ARS 02 - 07 - 2010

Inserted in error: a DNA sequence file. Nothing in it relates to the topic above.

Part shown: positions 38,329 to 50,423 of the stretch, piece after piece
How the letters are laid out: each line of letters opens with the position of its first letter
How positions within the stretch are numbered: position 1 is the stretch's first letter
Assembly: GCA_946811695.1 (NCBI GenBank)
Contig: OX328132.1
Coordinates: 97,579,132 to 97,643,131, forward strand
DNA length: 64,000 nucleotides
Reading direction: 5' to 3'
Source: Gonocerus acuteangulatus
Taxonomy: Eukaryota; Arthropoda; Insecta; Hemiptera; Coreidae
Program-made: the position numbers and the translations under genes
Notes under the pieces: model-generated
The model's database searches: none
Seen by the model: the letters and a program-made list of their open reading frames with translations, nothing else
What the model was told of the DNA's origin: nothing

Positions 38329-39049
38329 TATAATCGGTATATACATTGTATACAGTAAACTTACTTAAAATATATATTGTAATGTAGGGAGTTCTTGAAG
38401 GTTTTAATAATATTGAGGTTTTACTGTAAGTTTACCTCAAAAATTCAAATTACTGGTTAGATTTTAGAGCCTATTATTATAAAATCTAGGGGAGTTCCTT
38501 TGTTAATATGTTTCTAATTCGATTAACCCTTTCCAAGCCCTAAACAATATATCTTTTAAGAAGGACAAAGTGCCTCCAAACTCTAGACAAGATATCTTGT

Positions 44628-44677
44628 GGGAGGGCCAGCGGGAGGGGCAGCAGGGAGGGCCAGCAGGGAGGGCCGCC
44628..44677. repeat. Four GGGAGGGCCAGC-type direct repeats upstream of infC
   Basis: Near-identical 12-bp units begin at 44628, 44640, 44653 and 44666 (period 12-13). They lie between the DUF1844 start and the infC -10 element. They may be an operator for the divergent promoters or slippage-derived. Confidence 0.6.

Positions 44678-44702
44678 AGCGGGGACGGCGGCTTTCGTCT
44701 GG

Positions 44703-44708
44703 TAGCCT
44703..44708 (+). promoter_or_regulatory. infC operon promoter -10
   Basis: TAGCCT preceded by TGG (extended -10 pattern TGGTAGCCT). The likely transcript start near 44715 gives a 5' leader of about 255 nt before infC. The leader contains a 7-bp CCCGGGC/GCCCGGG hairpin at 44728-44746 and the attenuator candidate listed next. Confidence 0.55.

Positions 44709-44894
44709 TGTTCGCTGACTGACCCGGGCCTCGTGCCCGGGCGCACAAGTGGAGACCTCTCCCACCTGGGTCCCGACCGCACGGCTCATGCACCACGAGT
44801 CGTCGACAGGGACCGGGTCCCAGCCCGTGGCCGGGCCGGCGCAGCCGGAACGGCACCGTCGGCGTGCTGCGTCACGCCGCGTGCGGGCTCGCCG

The Acropolis Museum located in Athens, Greece displays elements of utilizing daylight, proper glazing, casting views and contours to the surrounding urban environment around it. The building consists of four levels, all geared towards different purposes. The first three levels are designed to run parallel to the surrounding streets of the urban environment. This allows the building to utilize as much space as possible. The fourth level, however, is skewed and aligns perfectly with the Parthenon that sits on the Acropolis directly next to the building at a higher ground elevation. By allowing the surrounding context to determine the shape of the building, it allows it to blend into the setting and take form that enhances the city. The composition of the building creates an overall visual that allows you to experience and see the site's past, its present and imagine its future. The museum is a modern building within an older district causing a contrast and an importance to still blend in even though it will obviously stand out. The use of glass plays an important role in the building's design to achieve this goal. Due to the building being built directly over existing ruins, the entire structure is built up in the air by large pylons. Glass is used on the floor plane allowing you to see down below the building and view the ruins as museum artifacts themselves. This allows the building and site to become one. Floor to ceiling glass walls cast views out to the surrounding city, creating magnificent views of the Acropolis and allowing a connection to become extremely apparent. With large glass walls, it becomes important to use proper glazing in order to refrain from the building getting too hot from the direct sunlight. To filter the direct solar radiation, a double pane layer of glass is placed two foot from the exterior glass wall on the upper portion around seven feet off the ground. This creates an extra layer of filtration, yet still allows for the extravagant views of the surrounding context as well. The interior of the building is mostly of concrete and solid, light colors. This allows for the reflection of light and creates soft visual tones throughout. The rows of columns divide spaces and allows for areas to display the artifacts. The separation of spaces becomes apparent as the first two levels are used to display objects, the third level is used as a restaurant/cafe and book store which contains an outdoor sitting space that also focuses on the Acropolis, and the fourth level is used as a gallery for special artifacts. This top level is also the one that relates specifically to the Parthenon, showing a hierarchy for space and reflecting the most important influence of the building's design. The overall design of the building and its site is one of relationships. It works with the community to relate to the specific features that are highlighted, allows for visuals of the spaces around it and also gives views to the previous history of the site. By analyzing the architectural components of this building but becomes quite apparent of the care and detail that has gone into the monumental design that adds a modern flair to the historical, ancient city.

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